CASE STUDY: INTERIORS
Bowman And Brooke LLP
Cheered-Up Offices: These light-filled, colorful law offices convincingly defy the profession’s stuffy reputation
The charge from the client was simple and direct—they didn’t want to look like a law firm—and the design team complied. The Minneapolis office of Bowman and Brooke, a nationwide practice of trial lawyers specializing in product liability cases, is not somber, ponderous, dark, heavy, or walnut-paneled. It is green, as in LEED for Commercial Interiors (LEED-CI) certified. SmithGroup had just opened an office in Minneapolis and wanted to be considered for the project. “I didn’t see how they could pull it off, but in the end they blew everyone away with their dramatic ideas for color, light, and liveliness,” says founding partner Dick Bowman. “And, unlike the other architects, they brought green to us.”
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For the SmithGroup, going green was a no-brainer. And Bowman and Brooke needed little convincing: The firm’s Richmond office had done pro bono work for the Chesapeake Bay Foundation, whose headquarters, completed in 2000 (and coincidentally designed by SmithGroup), was the first LEED Platinum building. It seemed logical for the law firm to also support the environment through its facilities. “They were on board immediately,” recalls Rebecca Nolan, principal-in-charge. “Sustainability connected the firm with its clients.”
Bowman and Brooke relocated within the same 36-story office building built in 1988. But the new offices, on three contiguous floors, are a world apart. In the old offices, described by employees as cave like, little daylight penetrated the interior areas. In the new plan, private offices still hug the perimeter, but they feature full-height, three-foot-wide sidelights, a very unusual feature for law firm offices. “Most attorneys won’t consider [sidelights], but this firm practices differently, and they wanted a lot of daylight,” says project designer Michael Nolan.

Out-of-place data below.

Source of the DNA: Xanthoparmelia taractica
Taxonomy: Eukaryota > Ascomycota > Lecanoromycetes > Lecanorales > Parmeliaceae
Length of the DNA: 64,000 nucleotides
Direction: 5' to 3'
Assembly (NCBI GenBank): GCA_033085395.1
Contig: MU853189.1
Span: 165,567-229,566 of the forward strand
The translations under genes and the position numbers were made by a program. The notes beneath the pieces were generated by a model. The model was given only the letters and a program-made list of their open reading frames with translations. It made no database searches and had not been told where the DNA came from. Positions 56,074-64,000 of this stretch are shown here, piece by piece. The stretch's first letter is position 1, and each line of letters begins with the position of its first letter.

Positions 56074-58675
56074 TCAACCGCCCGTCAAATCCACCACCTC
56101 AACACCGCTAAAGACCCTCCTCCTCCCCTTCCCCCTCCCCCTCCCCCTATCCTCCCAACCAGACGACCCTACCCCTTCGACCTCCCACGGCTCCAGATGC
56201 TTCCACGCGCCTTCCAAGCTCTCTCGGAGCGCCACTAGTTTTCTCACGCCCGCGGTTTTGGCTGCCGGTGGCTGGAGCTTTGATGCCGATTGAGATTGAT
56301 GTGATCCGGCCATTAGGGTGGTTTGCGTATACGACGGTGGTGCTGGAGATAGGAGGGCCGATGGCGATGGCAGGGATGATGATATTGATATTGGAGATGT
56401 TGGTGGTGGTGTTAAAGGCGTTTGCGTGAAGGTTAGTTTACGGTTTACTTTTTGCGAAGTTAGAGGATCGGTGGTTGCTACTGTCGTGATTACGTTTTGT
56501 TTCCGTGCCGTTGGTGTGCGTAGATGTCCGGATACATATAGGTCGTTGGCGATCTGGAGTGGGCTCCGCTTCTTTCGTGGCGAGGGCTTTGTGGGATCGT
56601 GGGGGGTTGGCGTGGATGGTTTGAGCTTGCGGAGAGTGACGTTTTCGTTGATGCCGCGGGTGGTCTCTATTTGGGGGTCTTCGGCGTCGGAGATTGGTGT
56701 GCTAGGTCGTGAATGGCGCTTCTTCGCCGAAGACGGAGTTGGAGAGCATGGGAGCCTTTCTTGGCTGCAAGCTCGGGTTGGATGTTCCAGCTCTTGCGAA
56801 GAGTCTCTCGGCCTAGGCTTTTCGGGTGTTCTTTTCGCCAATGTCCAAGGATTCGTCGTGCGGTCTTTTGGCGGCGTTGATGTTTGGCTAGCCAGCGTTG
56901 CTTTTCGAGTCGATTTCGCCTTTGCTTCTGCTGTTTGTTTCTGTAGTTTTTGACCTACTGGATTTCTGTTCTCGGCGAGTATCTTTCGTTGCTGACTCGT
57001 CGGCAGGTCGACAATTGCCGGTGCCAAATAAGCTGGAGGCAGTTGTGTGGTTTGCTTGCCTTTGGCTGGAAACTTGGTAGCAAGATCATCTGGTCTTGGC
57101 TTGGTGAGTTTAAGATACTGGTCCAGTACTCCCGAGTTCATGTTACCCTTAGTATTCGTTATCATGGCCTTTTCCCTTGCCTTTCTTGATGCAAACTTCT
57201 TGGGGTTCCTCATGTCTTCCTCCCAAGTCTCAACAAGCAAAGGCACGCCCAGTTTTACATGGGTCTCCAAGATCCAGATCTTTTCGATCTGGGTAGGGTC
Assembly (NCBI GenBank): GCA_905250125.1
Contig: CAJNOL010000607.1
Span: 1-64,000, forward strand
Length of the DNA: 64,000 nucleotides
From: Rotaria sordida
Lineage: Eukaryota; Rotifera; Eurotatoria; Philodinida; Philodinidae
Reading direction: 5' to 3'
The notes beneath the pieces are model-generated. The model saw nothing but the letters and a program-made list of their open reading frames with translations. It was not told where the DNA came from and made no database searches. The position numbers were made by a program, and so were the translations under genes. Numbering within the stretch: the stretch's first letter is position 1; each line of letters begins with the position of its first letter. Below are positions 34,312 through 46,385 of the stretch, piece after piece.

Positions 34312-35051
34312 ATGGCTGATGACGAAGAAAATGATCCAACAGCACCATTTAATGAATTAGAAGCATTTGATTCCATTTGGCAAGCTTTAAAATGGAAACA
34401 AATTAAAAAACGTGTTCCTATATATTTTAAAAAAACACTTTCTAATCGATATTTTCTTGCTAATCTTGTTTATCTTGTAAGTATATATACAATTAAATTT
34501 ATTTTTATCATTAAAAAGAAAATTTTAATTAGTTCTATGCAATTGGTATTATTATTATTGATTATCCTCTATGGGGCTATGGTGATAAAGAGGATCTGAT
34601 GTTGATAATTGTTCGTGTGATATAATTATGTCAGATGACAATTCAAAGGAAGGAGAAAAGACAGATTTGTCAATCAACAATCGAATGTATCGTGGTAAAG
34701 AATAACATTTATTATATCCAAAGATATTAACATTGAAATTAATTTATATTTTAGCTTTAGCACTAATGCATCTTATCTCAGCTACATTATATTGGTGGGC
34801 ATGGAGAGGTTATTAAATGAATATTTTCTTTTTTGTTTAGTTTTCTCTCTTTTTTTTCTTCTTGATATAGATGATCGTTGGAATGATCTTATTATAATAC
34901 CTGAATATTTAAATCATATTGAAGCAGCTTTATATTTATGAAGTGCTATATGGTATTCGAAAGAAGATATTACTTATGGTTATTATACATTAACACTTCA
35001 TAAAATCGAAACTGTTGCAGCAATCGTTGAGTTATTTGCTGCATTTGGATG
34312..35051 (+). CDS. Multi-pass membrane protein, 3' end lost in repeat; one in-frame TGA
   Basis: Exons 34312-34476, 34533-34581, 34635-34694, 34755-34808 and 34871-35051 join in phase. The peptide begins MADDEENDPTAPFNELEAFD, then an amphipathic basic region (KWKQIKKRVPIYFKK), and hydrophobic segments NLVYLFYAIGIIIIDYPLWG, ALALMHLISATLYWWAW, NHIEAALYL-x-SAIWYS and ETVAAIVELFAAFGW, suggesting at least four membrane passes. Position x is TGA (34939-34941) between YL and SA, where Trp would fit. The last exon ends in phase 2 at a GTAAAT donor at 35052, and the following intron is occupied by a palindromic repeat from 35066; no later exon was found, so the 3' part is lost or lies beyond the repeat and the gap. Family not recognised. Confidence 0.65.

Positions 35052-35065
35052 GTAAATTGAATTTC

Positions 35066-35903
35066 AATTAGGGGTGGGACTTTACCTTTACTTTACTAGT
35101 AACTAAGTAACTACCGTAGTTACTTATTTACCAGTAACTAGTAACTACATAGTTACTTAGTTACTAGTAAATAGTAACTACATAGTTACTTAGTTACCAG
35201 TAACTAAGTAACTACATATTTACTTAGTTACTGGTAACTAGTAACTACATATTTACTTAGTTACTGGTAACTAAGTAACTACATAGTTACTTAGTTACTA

The 57,000-gross-square-foot floor plan allows open workstations at the windows, providing exterior views from all corridors. Shared spaces—the library, main conference room, and the employee café—are glass-enclosed, adding to the transparency. Interestingly, although the design team focused on it, the project did not achieve the daylighting and views LEED credits because when the total perimeter of the three floors was considered, they did not have enough open area. “However,” states Michael Nolan, “we’re proud of the improved environment provided for the Bowman and Brooke staff and how the daylight is shared by all occupants of the space.”
Most of the airy feeling comes from the open-riser stair that acts as a connecting spine, linking the firm’s community spaces with reception and a conference center at the mid-level, a café at the lower level, and a resource library at the top. Generously sized and brightly colored, the stair anchors the space and serves as an icon for the firm’s culture. The serendipity of communication and collaboration it allows creates a level of energy that transfers horizontally as well as vertically.
Concerned about the open stair becoming a sound well, the project team paid particular attention to acoustics by minimizing the amount of gypsum-board ceilings. Other than soffits, all ceiling surfaces are either acoustical tile or stretched fabric installed over sound-absorptive material. While monolithic in appearance, the solution eliminated echo and reverberation.
The project did not earn any energy points, other than green power, despite its location in an Energy Star–rated building. It did well in its use of recycled content, regional materials, and furniture reuse. Low-VOC adhesives and sealants and low-formaldehyde wood products are a few of the other sustainable design strategies employed.
Occupant comfort and employee satisfaction drove the project. “What we love about our new offices is that there does not appear to be a lawyer within miles,” says Dick Bowman, “plus it’s very hard to walk around here without a grin on my face.
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